Isn't it funny, how ideas spread? I heard recently about how sheep in Yorkshire have learned to cross cattle grids by rolling over them. They have been confronted with this challenge for at least a hundred years and have only just figured it out. Yet the truly amazing thing is that sheep in Australia made the same advance at the same time! Do you suppose they emailed one another?
I experienced something of this phenomenon myself this past week. On the 15th June I wrote a blog entitled "Who do you really work for?" In it I argued that we all ultimately work for ourselves and need to recognise that and do more for our "personal brand." Well, this week I read an article in the Gallup Management Journal entitled, "It's Time to Brand Yourself." It talked about the need to develop "a clear brand strategy.. to make sure you are portraying yourself in a way that achieves your objectives."
Some of the points that stood out for me were:
- The 3 key components are your purpose, your point of view, and your principles and they are about more than just your job.
- Great brands are demonstrated, not told. You need a sense of control and a way to ensure that your employer is seeing the unique value of what you bring to your work.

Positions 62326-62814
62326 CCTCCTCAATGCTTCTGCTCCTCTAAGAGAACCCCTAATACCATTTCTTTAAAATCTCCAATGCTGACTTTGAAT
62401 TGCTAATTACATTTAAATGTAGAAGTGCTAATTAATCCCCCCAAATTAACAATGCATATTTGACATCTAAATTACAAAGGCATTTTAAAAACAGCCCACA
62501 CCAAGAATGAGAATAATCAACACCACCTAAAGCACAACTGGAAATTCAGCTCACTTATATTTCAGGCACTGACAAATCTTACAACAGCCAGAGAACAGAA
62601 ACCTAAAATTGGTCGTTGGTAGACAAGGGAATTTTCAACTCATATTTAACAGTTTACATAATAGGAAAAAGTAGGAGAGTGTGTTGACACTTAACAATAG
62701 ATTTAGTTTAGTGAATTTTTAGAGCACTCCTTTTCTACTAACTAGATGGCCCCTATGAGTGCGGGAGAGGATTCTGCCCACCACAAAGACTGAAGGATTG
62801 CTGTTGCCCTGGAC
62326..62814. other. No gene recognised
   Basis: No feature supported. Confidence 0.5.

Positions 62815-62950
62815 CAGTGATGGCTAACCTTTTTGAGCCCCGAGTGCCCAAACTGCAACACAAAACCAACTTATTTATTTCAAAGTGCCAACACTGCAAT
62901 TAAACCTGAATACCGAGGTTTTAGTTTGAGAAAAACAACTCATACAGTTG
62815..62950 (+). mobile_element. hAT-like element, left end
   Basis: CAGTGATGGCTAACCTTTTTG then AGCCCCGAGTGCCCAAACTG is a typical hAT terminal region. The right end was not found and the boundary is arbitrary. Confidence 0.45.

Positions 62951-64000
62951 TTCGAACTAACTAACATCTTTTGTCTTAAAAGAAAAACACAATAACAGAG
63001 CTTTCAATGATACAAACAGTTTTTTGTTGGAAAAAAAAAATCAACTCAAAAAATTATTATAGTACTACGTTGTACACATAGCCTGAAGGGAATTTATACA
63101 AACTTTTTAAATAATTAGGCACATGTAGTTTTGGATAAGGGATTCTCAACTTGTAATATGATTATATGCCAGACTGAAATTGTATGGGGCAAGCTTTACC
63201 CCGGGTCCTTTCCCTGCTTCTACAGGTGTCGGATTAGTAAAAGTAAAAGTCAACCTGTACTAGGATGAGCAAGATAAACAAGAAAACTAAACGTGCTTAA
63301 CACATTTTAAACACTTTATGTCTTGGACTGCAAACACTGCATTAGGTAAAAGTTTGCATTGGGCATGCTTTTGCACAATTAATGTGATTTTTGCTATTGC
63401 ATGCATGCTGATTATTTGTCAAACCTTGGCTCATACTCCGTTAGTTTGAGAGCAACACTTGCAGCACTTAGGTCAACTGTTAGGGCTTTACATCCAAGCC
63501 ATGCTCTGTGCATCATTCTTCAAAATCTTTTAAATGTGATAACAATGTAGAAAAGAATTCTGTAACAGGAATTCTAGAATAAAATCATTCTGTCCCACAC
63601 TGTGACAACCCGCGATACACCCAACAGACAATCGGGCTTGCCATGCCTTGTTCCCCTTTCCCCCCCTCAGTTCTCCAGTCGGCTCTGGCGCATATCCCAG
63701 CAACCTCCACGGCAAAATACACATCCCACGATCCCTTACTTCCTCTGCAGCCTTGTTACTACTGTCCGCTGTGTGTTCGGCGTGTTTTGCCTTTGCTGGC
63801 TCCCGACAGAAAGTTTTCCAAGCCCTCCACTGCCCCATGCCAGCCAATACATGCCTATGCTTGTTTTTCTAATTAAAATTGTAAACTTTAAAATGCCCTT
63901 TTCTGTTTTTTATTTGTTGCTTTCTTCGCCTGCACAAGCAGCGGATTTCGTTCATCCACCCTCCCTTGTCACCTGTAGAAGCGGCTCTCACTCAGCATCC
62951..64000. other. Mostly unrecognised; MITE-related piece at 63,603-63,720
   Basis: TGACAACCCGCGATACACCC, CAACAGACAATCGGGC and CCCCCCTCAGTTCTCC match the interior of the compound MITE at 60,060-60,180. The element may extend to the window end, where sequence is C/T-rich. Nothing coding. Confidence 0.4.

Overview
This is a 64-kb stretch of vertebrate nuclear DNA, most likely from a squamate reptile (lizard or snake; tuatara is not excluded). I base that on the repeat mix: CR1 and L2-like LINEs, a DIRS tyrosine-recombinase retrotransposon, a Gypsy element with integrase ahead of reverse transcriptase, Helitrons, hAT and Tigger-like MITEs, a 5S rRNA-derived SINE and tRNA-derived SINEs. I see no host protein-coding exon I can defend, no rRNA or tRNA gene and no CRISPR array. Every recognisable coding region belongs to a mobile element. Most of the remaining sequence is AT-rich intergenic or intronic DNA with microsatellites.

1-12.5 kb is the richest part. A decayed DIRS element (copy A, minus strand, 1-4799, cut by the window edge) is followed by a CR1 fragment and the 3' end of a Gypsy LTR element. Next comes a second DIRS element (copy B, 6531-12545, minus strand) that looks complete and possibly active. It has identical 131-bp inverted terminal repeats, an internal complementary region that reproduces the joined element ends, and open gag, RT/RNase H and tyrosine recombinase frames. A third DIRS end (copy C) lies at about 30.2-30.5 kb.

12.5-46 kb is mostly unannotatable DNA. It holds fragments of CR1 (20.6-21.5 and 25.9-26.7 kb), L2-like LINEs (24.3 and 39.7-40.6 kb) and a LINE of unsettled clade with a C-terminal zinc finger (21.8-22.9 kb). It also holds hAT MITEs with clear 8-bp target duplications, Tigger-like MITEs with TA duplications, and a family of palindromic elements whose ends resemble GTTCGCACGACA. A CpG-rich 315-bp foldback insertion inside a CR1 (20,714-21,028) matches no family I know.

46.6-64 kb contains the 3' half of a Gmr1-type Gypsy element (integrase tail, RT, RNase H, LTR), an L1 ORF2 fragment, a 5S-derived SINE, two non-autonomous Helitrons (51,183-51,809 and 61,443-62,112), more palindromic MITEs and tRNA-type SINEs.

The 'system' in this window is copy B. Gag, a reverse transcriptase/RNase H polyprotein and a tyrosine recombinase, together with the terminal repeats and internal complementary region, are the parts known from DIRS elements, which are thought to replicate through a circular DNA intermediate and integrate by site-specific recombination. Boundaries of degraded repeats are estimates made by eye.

- It boils down to sustainable differentiation.
- You must think of yourself as an "embedded entrepreneur"; you work within the firm for the good of that firm, but equally you seek personal benefit now and into the future.
- You might need to shift your mindset to understand this correctly.
- You must be confident that your brand is not only true to you, but that it's also relevant to your boss - and that it makes sense to your company's culture.
- Once you know your talents, you need to know your consumer's talents.
Fascinating stuff! But all employee centred. What is missing is the mirror image, for employment is a double-sided coin: for every employee there has to be an employer, and thus these arguments apply just as strongly in reverse. Yet there is no suggestion of that.
An employer wanting engaged employees, should be looking at creating an environment that embeds entrepreneurship. Yet I have seen nothing that come close to matching my solution to engender employee engagement and such embedded entrepreneurship. The employee centric "embedded entrepreneurship" they are writing about is the "intrepreneurship" that I promote, and is best created through employee ownership, which my Zealise solution provides.